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Author Topic: Poppingham - a Table-Top Railway in British 'N' Gauge  (Read 36169 times)

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Online ntpntpntp

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Re: Poppingham - a Table-Top Railway in British 'N' Gauge
« Reply #885 on: August 30, 2018, 08:19:42 pm »
A great bit of fun, makes me want to get the TT out of the cabinet (bought these while on Honeymoon in '86!)



The N gauge stuff above is Minitrix push-along (apart from the Lone Star signal box)

There's a Dublo Silver King further up the shelves out of shot.
« Last Edit: August 30, 2018, 08:22:05 pm by ntpntpntp »
Nick.   2016 celebrating the 20th anniversary of "Königshafen" exhibition layout!

Offline Chris in Prague

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Re: Poppingham - a Table-Top Railway in British 'N' Gauge
« Reply #886 on: August 30, 2018, 09:19:01 pm »
If you want (as has been suggested) to mix scales on the tabletop railway, John, I found some 00 Gauge coal sack stacks and plain sack piles. If not they will go to a friend who has a 00 Gauge layout.

Offline Chris in Prague

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Re: Poppingham - a Table-Top Railway in British 'N' Gauge
« Reply #887 on: September 02, 2018, 02:26:53 pm »
Still on the subject of trainset tunnels, I found several excellent HO Czech marketed ones. Here's one:

https://www.itvlaky.cz/2-kolejne-tunely/h0-tunel--2-kolejny--zahnuty-noch-05180/

Offline Train Waiting

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Re: Poppingham - a Table-Top Railway in British 'N' Gauge
« Reply #888 on: September 08, 2018, 09:22:47 pm »
Many thanks, Chris.  And apologies for my unintentional rudeness in responding so late to your kind offer.  I was away.  I think I'll probably restrict any 'overscale' features to road vehicles as Martin suggested.  I'm sure that you '00'-modelling friend will find these items to be very useful.

With regard to the illustration of the tunnel - what super fun; it's absolutely fabulous and made me laugh!

Thanks again and all best wishes.

John
'Why does the Disney Castle work so well?  Because it borrows from reality without ever slipping into it.'

(Acknowledgement: John Goodall Esq, Architectural Editor, 'Country Life'.)


The Table-Top Railway is a train set trying and failing to be a model railway.

I believe that train sets and model railways are fun.

Offline Chris in Prague

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Re: Poppingham - a Table-Top Railway in British 'N' Gauge
« Reply #889 on: September 09, 2018, 11:33:40 am »
Thank you, John. I also love that highly imaginative tunnel (and the same Website has others, too).

The 00 accessories will indeed be on their way to my friend's 00 Gauge layout.

Offline Hiawatha

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Re: Poppingham - a Table-Top Railway in British 'N' Gauge
« Reply #890 on: September 09, 2018, 05:11:24 pm »
Hi John, how about a tunnel in this style?

https://tischbahn.de/blechkunstwerk-die-tunnellandschaft-in-spur-00/


@Bealman - Is the James Bond Aston Martin yours? :heart2:   Do you collect old toy cars?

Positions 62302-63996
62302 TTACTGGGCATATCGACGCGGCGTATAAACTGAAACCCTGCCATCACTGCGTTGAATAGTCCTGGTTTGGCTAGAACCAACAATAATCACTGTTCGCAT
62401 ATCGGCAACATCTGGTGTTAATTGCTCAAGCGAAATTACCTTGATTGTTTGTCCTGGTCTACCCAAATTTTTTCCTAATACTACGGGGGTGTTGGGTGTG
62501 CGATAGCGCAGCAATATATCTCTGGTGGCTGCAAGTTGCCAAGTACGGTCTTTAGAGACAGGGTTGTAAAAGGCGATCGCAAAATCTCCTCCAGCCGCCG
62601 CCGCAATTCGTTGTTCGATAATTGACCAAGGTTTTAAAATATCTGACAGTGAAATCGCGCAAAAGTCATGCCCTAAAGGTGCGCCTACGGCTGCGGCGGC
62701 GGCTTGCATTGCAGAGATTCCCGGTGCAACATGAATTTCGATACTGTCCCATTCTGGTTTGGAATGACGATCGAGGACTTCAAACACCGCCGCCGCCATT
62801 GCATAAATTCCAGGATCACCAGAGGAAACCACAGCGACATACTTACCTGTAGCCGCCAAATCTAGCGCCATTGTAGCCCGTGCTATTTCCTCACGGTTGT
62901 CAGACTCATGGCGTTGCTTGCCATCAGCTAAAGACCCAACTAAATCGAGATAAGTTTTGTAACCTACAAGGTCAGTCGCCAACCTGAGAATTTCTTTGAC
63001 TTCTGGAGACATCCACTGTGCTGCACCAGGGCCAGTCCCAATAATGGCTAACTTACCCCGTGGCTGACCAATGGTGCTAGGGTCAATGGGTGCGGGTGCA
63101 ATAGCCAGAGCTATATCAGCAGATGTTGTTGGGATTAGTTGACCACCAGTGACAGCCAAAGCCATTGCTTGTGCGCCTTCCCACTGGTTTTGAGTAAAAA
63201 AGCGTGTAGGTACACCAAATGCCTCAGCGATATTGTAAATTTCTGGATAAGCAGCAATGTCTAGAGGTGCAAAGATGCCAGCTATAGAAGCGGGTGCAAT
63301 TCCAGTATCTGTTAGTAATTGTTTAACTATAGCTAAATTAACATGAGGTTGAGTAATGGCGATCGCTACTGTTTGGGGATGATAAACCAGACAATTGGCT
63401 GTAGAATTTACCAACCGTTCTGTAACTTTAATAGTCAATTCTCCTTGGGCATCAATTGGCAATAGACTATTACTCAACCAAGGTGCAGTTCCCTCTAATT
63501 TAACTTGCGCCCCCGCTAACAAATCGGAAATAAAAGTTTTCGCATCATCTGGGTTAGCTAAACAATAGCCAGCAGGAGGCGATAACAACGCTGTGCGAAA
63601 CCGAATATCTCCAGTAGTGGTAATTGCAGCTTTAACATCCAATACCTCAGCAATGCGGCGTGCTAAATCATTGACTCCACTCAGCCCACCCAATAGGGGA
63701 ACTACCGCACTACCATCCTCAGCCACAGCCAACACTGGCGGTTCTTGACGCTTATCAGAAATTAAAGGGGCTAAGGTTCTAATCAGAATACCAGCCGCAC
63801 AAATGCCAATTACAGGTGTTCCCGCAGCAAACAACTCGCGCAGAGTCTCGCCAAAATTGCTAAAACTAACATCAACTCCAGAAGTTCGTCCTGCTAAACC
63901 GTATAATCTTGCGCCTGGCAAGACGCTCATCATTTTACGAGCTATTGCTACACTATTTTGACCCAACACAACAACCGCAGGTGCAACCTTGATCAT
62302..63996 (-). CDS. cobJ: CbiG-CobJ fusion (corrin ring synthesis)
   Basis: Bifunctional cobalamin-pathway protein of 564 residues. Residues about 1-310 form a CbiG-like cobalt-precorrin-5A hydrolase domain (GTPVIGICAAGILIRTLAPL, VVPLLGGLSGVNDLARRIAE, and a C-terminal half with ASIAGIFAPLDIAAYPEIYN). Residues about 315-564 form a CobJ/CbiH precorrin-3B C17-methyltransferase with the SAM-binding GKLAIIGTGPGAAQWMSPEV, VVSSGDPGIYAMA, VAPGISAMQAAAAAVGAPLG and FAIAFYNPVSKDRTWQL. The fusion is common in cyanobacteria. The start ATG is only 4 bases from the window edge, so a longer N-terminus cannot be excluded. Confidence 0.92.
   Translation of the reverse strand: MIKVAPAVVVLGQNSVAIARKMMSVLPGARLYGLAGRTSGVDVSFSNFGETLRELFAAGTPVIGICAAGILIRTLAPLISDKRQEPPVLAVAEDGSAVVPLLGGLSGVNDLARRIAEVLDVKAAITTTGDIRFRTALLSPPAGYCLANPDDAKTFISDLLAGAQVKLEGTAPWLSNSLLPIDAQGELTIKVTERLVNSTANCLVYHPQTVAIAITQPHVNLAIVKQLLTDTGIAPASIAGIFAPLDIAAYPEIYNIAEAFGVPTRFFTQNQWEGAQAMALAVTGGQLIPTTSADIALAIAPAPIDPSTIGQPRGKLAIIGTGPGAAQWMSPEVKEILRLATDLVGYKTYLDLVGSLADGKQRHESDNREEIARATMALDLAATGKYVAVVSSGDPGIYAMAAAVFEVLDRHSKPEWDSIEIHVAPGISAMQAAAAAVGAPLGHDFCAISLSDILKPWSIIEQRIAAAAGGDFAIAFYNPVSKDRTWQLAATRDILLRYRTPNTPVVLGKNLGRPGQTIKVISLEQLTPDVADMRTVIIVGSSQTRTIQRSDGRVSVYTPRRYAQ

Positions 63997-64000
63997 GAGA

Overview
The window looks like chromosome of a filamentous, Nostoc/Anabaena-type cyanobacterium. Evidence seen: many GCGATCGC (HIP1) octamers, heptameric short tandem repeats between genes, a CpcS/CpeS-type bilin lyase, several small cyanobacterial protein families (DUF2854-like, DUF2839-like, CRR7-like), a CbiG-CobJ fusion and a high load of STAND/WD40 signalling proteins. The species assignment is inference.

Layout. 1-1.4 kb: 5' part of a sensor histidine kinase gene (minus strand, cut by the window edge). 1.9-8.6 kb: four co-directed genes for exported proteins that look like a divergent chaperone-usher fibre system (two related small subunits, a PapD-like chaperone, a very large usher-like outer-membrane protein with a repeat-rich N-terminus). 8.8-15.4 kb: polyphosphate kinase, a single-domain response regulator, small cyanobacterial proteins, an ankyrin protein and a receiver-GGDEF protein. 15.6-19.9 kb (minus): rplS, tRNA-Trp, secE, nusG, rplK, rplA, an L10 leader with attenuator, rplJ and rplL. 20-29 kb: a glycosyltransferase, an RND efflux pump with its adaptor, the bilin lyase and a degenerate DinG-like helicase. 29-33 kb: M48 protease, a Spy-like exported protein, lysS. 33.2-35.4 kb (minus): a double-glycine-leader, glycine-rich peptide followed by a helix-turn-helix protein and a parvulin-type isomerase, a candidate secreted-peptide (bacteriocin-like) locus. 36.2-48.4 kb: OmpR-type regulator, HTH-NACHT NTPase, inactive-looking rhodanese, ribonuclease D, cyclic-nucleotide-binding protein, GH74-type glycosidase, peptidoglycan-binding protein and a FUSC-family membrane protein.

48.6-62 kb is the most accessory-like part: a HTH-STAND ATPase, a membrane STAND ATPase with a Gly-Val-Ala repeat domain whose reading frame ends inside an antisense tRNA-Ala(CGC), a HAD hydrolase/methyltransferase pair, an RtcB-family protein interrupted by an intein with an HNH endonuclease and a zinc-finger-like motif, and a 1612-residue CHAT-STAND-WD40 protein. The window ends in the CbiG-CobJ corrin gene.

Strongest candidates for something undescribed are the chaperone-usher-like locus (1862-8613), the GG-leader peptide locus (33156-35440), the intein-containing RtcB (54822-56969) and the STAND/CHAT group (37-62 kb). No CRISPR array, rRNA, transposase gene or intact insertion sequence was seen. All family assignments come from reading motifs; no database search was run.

Offline Train Waiting

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Re: Poppingham - a Table-Top Railway in British 'N' Gauge
« Reply #891 on: September 09, 2018, 08:39:59 pm »
Hi John, how about a tunnel in this style?

https://tischbahn.de/blechkunstwerk-die-tunnellandschaft-in-spur-00/


@Bealman - Is the James Bond Aston Martin yours? :heart2:   Do you collect old toy cars?


Hello Hiawatha, and thank you so much for the link to these superb pictures.  That's pretty much what George @Bealman was suggesting, albeit with a castle rather than a house on top of the tunnel in this case.  Clearly the 'out of proportion' tunnel is even more of a model railway icon than I had realised.  We might have a bit of fun with this ...

Thanks again and all best wishes.

John
'Why does the Disney Castle work so well?  Because it borrows from reality without ever slipping into it.'

(Acknowledgement: John Goodall Esq, Architectural Editor, 'Country Life'.)


The Table-Top Railway is a train set trying and failing to be a model railway.

I believe that train sets and model railways are fun.

Offline Train Waiting

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Re: Poppingham - a Table-Top Railway in British 'N' Gauge
« Reply #892 on: September 09, 2018, 10:33:27 pm »
Hello Chums

Whilst 'Tea Cosy Tunnel' (officially 'Improbable Tunnel' and, sometimes, 'Poppingham Tunnel') has been attracting interest and some wonderful ideas (thank you very much for these), there has been a little bit of progress with the Table-Top Railway.  Not much, I accept, due to us being away last week (not Poppy; she stayed here and was very well looked after), but some...
 


There was a consensus that the excellent Metcalfe kit for an incline to the overbridge was too model railway-like and that it might be better if I built something less realistic myself.  This is the first step - effectively a ramp that takes the road from the overbridge to what will, I hope, be a little square in front of Poppingham station.  It is about a 1:7 1/2 gradient.  A tad steeper might be less realistic, but not too steep or the road vehicles will end up in a heap at the bottom. I'll play with this for a day or two.